Democratisation of HER

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Prior to the filming day, I was basically sick and in bed with unfathomable awe for my untimely illness whenever public holidays swap in for a change of scenery ever since I go back to the full time work force. Perhaps I am one of those Chinese. Tales from the old folks: you die when you stop working. 

Speaking of unfathomable matters, the weather in Hong Kong is also puzzling. It dropped from 28 degrees to 16 degrees a week after the day we filmed this little video. Perhaps the old folks are also right about the Dragon Boat Festival being the benchmark of warm weather.

Who knows? No one cares about the old days anymore. And we should first define old here. Things become irrelevant in a blinking second in this digitalised era. ‘The beauty products everyone is using NOW’ ‘The only Instagram accounts you need to see this week.’ It’s a vice to not keep up fast enough. It’s a even bigger vice to not get the content out instant enough, whether or not it’s meaningful. After all, nothing really truly happens without the documentation online, or shall we say, never really truly staged to happen. The world used to be a more straightforward, simpler and quieter place before the cyber chaos took over. We tried out something new because of the word of mouth from the people we knew. We were hard-working because that’s how success was perceived by the social norm. Yet, social medias change it all.

The notion of HER is no longer far-reached with the little help of the square boxes at our fingertips. We like the democratisation of HER, a breakthrough from centuries of the rigid social ladder. We are liberated from the upscale glamour that no one got to touch in the past. We no longer worship the lucky few from above. We are them. It’s a you-and-me-centric generation that no one saw coming. Isn’t it a good sign to put the spotlight back to the working class? If it wasn’t for these platforms, how would the talented few who camouflage a whole crew of work within the individual and floor the industry giants in few years time otherwise?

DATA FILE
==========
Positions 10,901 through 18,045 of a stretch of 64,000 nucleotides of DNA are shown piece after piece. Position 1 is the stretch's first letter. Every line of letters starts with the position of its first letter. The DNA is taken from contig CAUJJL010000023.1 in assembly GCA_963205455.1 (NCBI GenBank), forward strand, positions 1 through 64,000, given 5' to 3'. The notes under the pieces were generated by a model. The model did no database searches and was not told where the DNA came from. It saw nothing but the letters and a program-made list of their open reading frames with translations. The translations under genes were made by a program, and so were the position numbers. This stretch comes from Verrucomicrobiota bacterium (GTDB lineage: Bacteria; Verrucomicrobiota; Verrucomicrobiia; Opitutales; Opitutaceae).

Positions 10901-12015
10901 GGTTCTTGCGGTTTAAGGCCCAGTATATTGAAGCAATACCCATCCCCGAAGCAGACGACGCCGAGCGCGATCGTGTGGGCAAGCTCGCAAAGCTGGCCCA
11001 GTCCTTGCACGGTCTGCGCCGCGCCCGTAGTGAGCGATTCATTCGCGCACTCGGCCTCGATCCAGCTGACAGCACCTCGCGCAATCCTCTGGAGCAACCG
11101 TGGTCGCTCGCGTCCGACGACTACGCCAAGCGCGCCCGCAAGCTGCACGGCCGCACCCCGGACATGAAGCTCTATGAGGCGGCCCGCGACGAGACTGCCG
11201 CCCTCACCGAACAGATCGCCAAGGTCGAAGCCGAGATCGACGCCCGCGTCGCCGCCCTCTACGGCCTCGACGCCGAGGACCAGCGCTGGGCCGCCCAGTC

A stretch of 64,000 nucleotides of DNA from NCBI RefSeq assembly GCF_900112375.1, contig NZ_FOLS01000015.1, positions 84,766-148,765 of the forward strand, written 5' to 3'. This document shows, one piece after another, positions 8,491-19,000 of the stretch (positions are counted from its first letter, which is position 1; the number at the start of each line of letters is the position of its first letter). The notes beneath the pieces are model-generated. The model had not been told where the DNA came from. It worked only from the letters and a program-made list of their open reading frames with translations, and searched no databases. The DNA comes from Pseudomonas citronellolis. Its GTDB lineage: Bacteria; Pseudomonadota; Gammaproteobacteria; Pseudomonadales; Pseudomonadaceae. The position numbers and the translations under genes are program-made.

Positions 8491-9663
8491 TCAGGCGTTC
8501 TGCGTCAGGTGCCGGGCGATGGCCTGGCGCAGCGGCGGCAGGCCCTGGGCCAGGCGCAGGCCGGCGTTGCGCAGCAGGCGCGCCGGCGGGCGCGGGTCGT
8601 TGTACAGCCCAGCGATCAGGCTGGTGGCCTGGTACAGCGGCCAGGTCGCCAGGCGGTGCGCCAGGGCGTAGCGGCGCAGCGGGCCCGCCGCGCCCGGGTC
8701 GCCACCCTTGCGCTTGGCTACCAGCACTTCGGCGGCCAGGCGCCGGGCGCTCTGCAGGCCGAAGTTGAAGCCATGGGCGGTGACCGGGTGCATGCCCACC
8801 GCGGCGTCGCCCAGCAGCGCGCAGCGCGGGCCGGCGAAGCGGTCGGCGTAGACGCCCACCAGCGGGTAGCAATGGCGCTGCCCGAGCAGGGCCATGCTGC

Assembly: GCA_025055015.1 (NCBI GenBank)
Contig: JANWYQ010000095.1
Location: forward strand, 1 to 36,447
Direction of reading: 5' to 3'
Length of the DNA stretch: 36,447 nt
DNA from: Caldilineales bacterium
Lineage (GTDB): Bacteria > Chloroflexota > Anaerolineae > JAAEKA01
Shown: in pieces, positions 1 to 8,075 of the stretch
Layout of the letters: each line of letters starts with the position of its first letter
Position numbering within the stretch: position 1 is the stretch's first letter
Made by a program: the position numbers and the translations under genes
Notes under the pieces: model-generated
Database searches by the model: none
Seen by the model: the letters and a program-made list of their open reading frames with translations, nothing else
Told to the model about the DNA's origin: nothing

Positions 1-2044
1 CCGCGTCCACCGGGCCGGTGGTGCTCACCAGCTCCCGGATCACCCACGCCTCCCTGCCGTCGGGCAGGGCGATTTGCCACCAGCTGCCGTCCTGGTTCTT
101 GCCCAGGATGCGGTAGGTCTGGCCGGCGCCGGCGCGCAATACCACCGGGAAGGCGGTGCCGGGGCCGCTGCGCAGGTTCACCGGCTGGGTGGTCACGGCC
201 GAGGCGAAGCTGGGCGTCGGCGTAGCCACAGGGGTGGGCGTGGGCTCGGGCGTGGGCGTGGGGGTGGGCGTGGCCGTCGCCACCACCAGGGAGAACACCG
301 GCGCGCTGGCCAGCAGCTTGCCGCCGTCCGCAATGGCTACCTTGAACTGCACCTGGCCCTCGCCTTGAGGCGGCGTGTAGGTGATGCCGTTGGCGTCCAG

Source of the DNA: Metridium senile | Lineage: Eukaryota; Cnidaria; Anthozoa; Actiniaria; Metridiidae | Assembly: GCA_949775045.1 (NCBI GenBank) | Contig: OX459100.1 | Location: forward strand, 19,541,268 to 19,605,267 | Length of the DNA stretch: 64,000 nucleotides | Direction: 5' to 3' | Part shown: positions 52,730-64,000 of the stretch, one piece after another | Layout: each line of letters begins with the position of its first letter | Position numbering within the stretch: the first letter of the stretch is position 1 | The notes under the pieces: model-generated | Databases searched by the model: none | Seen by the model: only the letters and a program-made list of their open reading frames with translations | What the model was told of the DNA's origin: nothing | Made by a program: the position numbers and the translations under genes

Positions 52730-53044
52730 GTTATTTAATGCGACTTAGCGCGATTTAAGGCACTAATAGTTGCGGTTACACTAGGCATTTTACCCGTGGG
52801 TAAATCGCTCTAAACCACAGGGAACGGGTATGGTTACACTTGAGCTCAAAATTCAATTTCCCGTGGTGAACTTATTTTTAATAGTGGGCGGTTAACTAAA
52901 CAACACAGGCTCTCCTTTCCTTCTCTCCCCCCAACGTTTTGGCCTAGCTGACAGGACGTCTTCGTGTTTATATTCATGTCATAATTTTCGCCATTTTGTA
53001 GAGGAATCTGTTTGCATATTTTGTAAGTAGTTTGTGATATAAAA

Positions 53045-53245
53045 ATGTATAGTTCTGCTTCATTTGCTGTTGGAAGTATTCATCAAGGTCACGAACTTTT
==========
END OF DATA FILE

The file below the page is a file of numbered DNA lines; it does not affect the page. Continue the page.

But no one cares about that either. The only thing people pay attention is the FREE returns. Free information, free samples, free exposures and free contributions. Decades elapsed and technology vaulted, all it ever help, I guess, is the neck muscle, which supports us to constantly look down on devices (literally, although I wish it would get figuratively one day) that are supposed to get work done faster, communicate better, know the world deeper and make life easier.

That being said, I hope you enjoy this little lookbook video my friend and I make recently. It’s not sponsored obviously. And we don’t run ads here.

Text: Hong Hiu Ching
Filming and direction: Hong Hiu Ching and Kellie Wong
We wear: Yellow slip dress from Forever 21, Lace-up espadrilles from Marks & Spencer, Red ruffle dress from Uniqlo, Bags (Kellie’s own)

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